Jack Senger delivers more than the parcels he transports nearly every day for United Parcel Service; he has also been delivering a strong message of faith to his four children. The Senger family has had more than their share of challenges, but through those challenges one thing has remained central — their Catholic faith.
“I always tell the kids God is their first father, I’m their second father,” Senger said.
Jack and his wife, Julie, have four children between them—Jamie, 26, from Julie’s first marriage; Lindsey, 25, from Jack’s first marriage with now-deceased wife Chrystal; Jarrett, 15, and Jenna, 12. He has been a driver for UPS for 32 years, and he met Julie on a blind date fixed up by another customer on his route. He discovered he’d delivered to Julie’s house, too. He related that Julie said she’d been praying for a man who’d accept Jamie as his own.
Senger said Julie was protective of Jamie at first. But, according to Jack, when Julie saw how well they got along and how he treated Jamie, she relaxed.
Senger was born and raised Catholic in South Bend, and attended St. Jude Parish. He moved to Millersburg in 1999 when he and Julie married, and the family attends St. John the Evangelist Church in Goshen.
Aside from Jamie’s autism, the Sengers encountered other personal and family obstacles. When Jenna was born in 2004, Jack could tell right away that there was something different about her. “She looked like she might have Down syndrome.”
Senger said they had an “amazing pediatrician,” P.J. Whalen, who also attended St. John and spent several hours with Jenna when she was born. He also connected the family right away with the Elkhart County Down Syndrome support group — an organization in which the family is still actively involved.
When Jenna was 2-1/2, her intestine ruptured. “That was a big scare — we thought we were going to lose her,” her father said. But they turned to God in prayer, and Jenna pulled through.
When Jarrett was about 10 years old, they discovered he had cysts. They turned out to be benign, but it was traumatic for a while. The family took him to Riley Children’s Hospital, where they prayed with the doctors. Although it was an outpatient surgery, Jarrett was in pain: so they stayed in a hotel, with Jack going out in pouring rain to get him a heating pad and medication.
Jamie faces brain surgery this month to remove a rare brain tumor. They have been told it’s noncancerous, but the doctors are not sure if it’s possible to remove all of it. Once again, the family finds itself relying on God and turning to each other and to their parish family for prayers.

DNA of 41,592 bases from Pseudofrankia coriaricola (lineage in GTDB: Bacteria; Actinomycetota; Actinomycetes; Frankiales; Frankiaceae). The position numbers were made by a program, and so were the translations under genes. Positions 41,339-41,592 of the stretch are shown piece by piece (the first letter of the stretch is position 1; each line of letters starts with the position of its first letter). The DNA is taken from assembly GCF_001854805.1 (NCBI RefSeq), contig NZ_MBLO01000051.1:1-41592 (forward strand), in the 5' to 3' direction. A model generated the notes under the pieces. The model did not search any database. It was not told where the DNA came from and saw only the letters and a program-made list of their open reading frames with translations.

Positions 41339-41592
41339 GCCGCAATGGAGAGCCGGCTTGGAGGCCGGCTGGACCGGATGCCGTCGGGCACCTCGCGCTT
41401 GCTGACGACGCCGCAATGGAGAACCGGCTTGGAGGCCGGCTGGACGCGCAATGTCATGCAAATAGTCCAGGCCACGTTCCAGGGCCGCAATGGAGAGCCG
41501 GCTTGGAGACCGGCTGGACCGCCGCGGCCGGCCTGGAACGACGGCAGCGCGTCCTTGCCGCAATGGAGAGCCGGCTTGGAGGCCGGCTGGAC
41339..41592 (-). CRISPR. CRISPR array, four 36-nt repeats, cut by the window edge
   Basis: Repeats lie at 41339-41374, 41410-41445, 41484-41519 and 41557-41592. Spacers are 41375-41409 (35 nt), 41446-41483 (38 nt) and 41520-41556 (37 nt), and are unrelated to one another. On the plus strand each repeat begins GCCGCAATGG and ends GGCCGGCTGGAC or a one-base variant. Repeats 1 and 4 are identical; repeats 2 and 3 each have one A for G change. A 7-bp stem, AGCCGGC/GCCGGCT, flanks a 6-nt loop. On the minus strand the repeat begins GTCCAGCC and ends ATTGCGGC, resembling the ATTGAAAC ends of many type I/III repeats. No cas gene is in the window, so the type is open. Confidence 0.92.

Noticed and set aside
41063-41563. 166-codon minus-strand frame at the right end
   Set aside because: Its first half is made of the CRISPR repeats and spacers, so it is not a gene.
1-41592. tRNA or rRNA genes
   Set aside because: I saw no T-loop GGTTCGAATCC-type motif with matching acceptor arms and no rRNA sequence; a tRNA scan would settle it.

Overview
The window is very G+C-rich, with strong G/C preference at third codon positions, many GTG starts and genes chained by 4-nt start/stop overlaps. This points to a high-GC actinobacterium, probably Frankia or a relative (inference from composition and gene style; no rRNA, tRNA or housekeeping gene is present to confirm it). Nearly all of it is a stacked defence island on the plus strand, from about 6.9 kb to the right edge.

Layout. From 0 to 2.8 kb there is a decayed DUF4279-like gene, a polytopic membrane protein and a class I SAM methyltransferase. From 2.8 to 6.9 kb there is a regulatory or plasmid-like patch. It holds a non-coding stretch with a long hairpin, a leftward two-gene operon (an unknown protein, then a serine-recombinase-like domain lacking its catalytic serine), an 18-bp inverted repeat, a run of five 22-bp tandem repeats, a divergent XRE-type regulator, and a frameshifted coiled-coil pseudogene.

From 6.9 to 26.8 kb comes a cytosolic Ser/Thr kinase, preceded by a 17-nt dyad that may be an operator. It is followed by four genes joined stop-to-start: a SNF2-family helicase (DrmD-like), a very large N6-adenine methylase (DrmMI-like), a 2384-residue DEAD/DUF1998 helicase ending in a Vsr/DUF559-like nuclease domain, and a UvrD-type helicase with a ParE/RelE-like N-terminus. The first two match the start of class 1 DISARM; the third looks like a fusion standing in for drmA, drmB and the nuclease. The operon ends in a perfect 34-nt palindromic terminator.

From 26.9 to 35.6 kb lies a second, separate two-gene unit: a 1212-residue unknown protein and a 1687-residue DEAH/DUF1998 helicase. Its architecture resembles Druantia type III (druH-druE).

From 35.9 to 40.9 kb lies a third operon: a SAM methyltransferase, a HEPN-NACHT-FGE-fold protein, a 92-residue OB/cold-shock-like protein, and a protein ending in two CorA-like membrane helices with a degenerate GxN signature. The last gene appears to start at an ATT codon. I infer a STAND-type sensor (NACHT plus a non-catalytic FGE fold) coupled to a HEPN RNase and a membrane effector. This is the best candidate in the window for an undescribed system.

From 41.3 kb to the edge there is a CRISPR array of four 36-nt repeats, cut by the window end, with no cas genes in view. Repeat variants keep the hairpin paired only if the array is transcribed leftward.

When asked if their seemingly larger share of challenges gets discouraging at times, Jack replied that he wouldn’t say discouraging; but admitted they do get scared. This latest health issue has been particularly frightening for Julie and for Jamie, who has had the most problems.
“We both help each other through the hard times. We put it in God’s hands. We pray that God will provide the doctors with the knowledge to help them,” he said. “It takes two to make a marriage work and (manage) the children.”
Prayer is a daily part of this family’s life even when they’re not experiencing a medical crisis.
“At night we all kneel around our bed and pray together. The Our Father, Hail Mary, Act of Contrition and petitions,” Jack said.
Before they travel they pray for safety, and they pray before meals — even out in public.
“Sometimes we get funny looks, but we do it,” he said.
The couple has also set an example for their children by attending Mass with them, attending parish missions and other services, and bringing the children to religious education classes. They’ve also modeled and encouraged service to church and others.
Jack feels his rapport with kids, and he regards his special needs children in particular as “a gift God gave me.”
He was told by Jarrett’s Boy Scout troop leader, ‘You need to be an assistant leader — the kids love you!’ Jack became an assistant Scout leader known, as Jarrett said, for “taking care of everybody and making sure they have what they need and are having fun. No one goes hungry around Jack!”
God first, family second
He tells his kids all the time, “God first” – which includes the church — and family second. (Boy Scouts third, according to Jarrett.)
The couple has also been an example of service to church and others. Jarrett and Jamie are ushers, like their dad. Jarrett was also an altar server. Jarrett has been an usher at St. John since sixth or seventh grade. Jack admits teaching Jamie to usher was a bit more challenging. He does fine as long as he is on the same side of the church; varying from routine throws him off.
When St. John had church picnics the kids would help cook the food, and when Father Steinacker needed to have some meals brought in, Julie would cook — with the kids assisting. Jenna likes to help hand out bulletins, and she always wants to take the gifts up.
When asked his thoughts on keeping our young people Catholic, Senger said: “It takes parents teaching what the church teaches: It also helps if you have a great priest. He’s a help to the families and one who is involved with the youth.”
The couple has also continued to nurture their own faith. Each attended a Christ Renews His Parish retreat at St. John, and they attended a marriage encounter weekend. Jack is also a regular at Rekindle the Fire men’s retreats.
He offered this advice to other dads: “Pray to God to help you; ask for God’s hand to guide you with His Holy Spirit. God will answer your prayers.”
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